DIA gets ahead of the game
- By Dawn S. Onley
- Jan 19, 2005
Defense Intelligence Agency uses predictive-analysis software, enhanced networks and state-of-the-art hardware to give analysts advanced word
'Everybody would like that AI (artificial intelligence) engine where I pump all the intel I know and it comes back and says 'Osama bin Laden is sitting at this caf' right now.' It's not there yet.'
Analysts at the Defense Intelligence Agency knew before the rest of the world that Mahmoud Abbas would be elected as the president of the Palestinian Authority after Yasser Arafat's death in November.
Did they use some advanced listening device to get inside information or capture images of secret documents using high-tech cameras to come to this conclusion? No. They used predictive-analysis software to determine the outcome of the election.Imperfect world
'The ideal is to use the technology to prevent surprise and to mitigate its effects when it can't be prevented,' agency CIO Michael Pflueger said, adding that the agency is still testing the tool and that establishing a reliable predictive-analysis process remains 'a hard nut to crack.'
'Everybody would like that AI (artificial intelligence) engine where I pump all the intel I know and it comes back and says 'Osama bin Laden is sitting at this caf' right now,' ' Pflueger said. 'It's not there yet. Being predictive is one-third of our business and the toughest part of our business. I think tools will get better.'
Predictive analysis is one of several projects that DIA's Directorate for Information Management and CIO are working on to transform the way analysts use and share information. DIA is also modernizing its desktop computers, moving to common e-mail, collaboration and storage systems on the Department of Defense Intelligence Information System Trusted Workstation (DTW) and having a consortium of intelligence experts use a new, state-of-the-art laboratory.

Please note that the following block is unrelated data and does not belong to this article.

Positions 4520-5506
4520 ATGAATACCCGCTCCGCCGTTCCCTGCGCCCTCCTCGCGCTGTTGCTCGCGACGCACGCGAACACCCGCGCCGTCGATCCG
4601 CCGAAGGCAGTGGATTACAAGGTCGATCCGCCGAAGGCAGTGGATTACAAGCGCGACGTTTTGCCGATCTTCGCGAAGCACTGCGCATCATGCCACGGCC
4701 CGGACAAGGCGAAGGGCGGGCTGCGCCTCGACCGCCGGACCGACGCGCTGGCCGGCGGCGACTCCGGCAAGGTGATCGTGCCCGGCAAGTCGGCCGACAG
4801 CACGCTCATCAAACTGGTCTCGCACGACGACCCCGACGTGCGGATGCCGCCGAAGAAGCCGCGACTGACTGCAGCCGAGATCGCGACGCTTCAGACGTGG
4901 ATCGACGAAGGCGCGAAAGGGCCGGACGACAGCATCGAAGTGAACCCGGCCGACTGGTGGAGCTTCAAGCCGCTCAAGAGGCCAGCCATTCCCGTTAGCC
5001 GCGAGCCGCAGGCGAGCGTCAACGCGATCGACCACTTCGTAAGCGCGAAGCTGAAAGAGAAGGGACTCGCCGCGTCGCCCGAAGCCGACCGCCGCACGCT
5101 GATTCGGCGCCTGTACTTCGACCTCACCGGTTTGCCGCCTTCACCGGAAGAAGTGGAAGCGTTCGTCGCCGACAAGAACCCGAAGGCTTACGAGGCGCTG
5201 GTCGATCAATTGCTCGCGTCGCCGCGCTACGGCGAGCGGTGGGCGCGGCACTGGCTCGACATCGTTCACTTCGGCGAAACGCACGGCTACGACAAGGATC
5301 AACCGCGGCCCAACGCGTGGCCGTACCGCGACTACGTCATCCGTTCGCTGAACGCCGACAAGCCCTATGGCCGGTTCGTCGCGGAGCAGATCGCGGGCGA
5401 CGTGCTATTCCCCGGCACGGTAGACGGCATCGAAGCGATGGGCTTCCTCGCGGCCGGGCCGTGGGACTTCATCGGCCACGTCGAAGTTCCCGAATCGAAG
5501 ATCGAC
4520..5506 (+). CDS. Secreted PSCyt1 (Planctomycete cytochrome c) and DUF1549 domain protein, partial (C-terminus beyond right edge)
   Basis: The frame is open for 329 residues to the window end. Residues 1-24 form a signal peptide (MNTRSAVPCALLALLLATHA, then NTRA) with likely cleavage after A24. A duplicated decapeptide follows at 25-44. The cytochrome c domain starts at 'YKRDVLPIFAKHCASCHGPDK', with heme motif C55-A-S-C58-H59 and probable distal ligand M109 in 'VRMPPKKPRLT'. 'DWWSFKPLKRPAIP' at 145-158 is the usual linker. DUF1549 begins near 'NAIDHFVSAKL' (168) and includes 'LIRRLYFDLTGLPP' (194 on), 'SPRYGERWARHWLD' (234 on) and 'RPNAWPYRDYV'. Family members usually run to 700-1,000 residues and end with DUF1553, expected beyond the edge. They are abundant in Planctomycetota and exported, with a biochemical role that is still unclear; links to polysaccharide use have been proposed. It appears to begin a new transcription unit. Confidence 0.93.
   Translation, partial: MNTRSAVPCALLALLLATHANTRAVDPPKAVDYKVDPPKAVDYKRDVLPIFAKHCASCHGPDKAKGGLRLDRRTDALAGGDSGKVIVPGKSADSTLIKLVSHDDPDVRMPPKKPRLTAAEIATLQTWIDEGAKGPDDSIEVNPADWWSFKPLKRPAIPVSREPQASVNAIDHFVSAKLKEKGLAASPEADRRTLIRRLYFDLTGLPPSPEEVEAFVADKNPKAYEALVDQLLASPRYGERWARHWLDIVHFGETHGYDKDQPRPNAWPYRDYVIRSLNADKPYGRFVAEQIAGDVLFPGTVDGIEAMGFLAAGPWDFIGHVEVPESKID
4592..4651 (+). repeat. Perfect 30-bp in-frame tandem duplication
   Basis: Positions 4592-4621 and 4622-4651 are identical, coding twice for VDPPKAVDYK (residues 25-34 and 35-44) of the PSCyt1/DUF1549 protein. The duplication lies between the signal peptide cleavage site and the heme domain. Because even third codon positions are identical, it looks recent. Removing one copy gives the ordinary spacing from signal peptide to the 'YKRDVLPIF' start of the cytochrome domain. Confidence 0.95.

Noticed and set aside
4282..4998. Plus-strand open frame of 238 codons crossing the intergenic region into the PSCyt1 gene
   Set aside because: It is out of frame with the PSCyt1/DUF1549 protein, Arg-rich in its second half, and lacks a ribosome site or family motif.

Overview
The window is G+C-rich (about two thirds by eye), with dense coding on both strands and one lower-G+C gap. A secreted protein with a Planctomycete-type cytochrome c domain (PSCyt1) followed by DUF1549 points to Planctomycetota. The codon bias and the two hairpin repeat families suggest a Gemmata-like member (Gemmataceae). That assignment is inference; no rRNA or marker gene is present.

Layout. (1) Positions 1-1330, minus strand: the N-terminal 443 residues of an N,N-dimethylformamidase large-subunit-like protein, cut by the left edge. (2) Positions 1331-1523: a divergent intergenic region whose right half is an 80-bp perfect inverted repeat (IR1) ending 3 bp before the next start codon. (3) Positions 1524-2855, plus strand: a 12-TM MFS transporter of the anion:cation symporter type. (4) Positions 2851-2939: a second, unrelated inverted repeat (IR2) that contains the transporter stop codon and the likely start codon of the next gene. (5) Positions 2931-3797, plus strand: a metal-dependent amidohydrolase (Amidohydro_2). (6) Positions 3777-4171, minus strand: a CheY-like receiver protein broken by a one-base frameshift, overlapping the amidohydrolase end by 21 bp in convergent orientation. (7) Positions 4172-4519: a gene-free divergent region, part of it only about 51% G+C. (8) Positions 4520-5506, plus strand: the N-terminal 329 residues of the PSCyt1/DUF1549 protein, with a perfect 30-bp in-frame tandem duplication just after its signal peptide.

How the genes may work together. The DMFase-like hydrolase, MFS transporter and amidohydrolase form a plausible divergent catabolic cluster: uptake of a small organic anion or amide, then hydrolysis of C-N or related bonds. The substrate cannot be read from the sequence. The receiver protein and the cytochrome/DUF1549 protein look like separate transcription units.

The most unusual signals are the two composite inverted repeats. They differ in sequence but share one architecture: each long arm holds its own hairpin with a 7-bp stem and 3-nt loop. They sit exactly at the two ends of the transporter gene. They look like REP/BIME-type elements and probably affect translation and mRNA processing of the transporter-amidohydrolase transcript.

'One of the challenges in intelligence is you don't mind competitive analysis, but what you don't want to have is where you're doing analysis and you know the quarterback has a broken leg and I don't,' Pflueger said. 'And that's what this information sharing thing and horizontal integration talk is all about, getting that common data across the whole analytical spectrum and making brain power the difference in arguing about intelligence estimates or decisions.'
The intelligence agency is conducting several projects to improve communications and information exchange. DIA is buying voice over IP technology to eventually replace its old phone system. The agency also has moved to Microsoft's Enterprise Project Manager to give supervisors the ability to track and manage ongoing projects. And agency engineers have developed the Web Intelligence Search Engine tool, which tags messages with metadata.
DIA is using thin clients to bolster security while enhancing efforts to share information. DTW will eliminate the need for multiple computer systems running various classification levels at each desktop, Pflueger said. The workstations use thin-client hardware from Sun Microsystems running the company's Trusted Solaris secure operating system, which keeps information segregated by security classification and sensitivity levels.
'Because the applications, data and operating system reside on the server, the DTW requires no administration from the desktop,' Pflueger said. 'In addition, a user's session is hosted and maintained on the server, which, with the use of a smart-card reader, enables a user to move from one DTW to another, around the world if necessary, by removing his smart card from one machine and inserting it into another.'
DIA analysts use the workstations to gain access to the Secret IP Router Network and the Joint Worldwide Intelligence Communications System, the global communications backbone used by all intelligence agencies for data and video.
JWICS is the secret, encrypted element of the Global Information Grid. Defense secretary Donald Rumsfeld conducts high-level videoconferences over JWICS when, for example, he wants to talk to Army Gen. John Abizaid, commander of the Central Command. DIA runs about 100 videoconferences a day over JWICS.
'It's an exciting time to be in the IT world,' Pflueger said. 'The thrust of everything you've seen from the president on down is about information sharing.'